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Are You Zoned to Work at Home? Don't run afoul of local ordinances that could shut your business's doors.

By Nina Kaufman

Opinions expressed by Entrepreneur contributors are their own.

If you've given thought to setting up a home office, you're not alone. An estimated 39 million people in the U.S. work part-time or full-time from home. But working from home is not as simple as A-B-C. In fact, many home business owners are in violation of the Big "Z"--zoning.

Zoning laws in many communities forbid the operation of a home business. In addition, condominium and co-op apartment homeowners' associations often have restrictions regarding home businesses. But because of how irregularly these rules are enforced, many office owners risk violating the law to operate their businesses.

The main goals of zoning laws are to curtail high-volume or high-traffic activities in a residential neighborhood and to protect property values. Local government officials may not bother a solo "infopreneur" operating in her cramped city apartment with no employees or the virtual assistant working from her attic. She may be able to fly under the radar. After all, who's to say what you're doing tapping away at your keyboard at all hours of day and night as long as you don't disturb the neighbors? However, any more activity than that starts to raise alarms--and tattletales.

Zoning Concerns and Restrictions
Neighborhood complaints are the chief deterrent to illegal home offices. Complaints may stem from entrepreneurs hanging out even a small sign, having commercial vehicles on the property, putting in additional parking spaces or having a lot of client or employee traffic. Having invested substantially in their real estate, residents are naturally concerned about how business traffic will affect the community.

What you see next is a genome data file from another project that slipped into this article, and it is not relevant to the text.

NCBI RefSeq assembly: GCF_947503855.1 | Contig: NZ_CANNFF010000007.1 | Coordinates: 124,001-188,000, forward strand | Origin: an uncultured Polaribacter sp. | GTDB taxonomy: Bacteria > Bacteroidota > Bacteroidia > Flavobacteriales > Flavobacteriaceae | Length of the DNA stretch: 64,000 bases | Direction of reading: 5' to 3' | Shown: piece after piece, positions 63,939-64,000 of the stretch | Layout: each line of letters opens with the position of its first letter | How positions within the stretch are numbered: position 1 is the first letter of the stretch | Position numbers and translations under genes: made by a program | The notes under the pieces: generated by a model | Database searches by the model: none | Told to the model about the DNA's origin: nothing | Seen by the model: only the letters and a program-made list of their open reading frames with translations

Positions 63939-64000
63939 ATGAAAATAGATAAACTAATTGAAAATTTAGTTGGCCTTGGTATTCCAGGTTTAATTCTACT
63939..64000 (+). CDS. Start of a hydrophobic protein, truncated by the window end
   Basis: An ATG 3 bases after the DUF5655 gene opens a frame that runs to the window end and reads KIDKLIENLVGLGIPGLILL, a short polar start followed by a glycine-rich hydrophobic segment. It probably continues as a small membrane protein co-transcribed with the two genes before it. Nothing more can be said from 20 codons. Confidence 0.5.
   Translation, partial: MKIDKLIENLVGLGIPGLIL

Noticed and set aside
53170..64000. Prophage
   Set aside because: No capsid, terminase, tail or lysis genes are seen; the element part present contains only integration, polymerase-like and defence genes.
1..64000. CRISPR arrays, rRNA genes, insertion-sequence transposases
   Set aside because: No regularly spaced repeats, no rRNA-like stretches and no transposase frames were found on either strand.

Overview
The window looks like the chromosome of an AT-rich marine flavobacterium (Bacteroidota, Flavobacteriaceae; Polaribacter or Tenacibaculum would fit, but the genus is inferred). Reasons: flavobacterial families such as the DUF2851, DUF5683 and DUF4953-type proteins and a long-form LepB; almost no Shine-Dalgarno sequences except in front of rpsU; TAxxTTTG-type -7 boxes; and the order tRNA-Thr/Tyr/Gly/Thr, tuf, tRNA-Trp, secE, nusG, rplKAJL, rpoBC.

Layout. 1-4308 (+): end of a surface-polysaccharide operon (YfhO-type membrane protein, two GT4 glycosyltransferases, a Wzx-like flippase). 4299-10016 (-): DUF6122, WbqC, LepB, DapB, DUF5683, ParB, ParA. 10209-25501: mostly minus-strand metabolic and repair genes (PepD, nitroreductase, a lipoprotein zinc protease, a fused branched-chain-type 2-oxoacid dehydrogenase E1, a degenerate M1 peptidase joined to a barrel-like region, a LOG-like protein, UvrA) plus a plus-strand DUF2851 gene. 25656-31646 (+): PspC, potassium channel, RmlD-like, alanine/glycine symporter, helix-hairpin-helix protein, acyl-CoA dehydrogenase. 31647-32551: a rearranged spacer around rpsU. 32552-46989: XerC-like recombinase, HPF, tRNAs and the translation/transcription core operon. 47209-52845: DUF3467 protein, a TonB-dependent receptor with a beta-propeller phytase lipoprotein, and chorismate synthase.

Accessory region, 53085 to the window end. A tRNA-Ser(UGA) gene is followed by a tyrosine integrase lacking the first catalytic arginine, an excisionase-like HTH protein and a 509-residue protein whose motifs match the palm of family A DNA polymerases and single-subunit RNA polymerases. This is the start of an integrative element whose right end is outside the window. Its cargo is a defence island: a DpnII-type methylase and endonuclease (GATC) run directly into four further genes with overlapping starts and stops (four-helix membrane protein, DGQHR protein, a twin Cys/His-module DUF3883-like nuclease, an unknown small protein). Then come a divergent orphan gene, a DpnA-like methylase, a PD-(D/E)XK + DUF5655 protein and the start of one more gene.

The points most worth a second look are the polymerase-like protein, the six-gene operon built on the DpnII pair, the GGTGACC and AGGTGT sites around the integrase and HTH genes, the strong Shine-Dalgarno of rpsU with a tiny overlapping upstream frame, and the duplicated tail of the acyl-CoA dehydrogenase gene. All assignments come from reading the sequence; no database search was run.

Building owners are particularly concerned about foot traffic, because any injury that occurs to visitors on the premises could embroil the owners in a lawsuit. Should your employee, client or colleague slip on the marble floor on the way to your apartment and crack her head open, the building could be looking at nasty litigation as well as greatly increased insurance premiums. Reducing the foot traffic that comes with business flow is just one way of reducing exposure to risk.

Even where home businesses are allowed, limitations are often imposed, such as:

  • Restrictions on employment of nonfamily members. If non-family employees are allowed, you might be limited to one or two.
  • Limits on the square footage that can be used for business purposes.
  • Prohibitions against changing the outside appearance of the building--such as a garage adjacent to the house.
  • Constraints on warehousing inventory.
  • Restraints on the size of signage.
  • Curbs on the traffic flow the business will generate.
  • Limits on the use and parking of commercial vehicles on the premises.
  • Prohibition of equipment or processes that create excessive noise or noxious odors.

In addition, the home business owner can be subjected to fines and may be expected to close down operations immediately should a complaint be made to local authorities. Failure to abide by the law after being warned or fined can lead to criminal charges and even imprisonment (rare, but it does happen).

Don't Be an Outlaw
Before beginning your home office remodeling campaign, do your homework. Find out what your local ordinances say. They vary by county, city, and state--visit your local library or MegaLaw for links to zoning-law sites. If the terms are too restrictive, find out whether it would be cost-effective to obtain a special permit or variance. You might also want to know how strictly your local government enforces home office zoning ordinances. Better yet, find an attorney who is familiar with these issues and get him or her to find out for you.

Nina L. Kaufman, Esq. is an award-winning New York City attorney, edutainer and author. Under her Ask The Business Lawyer brand, she reaches thousands of entrepreneurs and small business owners with her legal services, professional speaking, information products, and LexAppeal weekly ezine. She also writes the Making It Legal blog.

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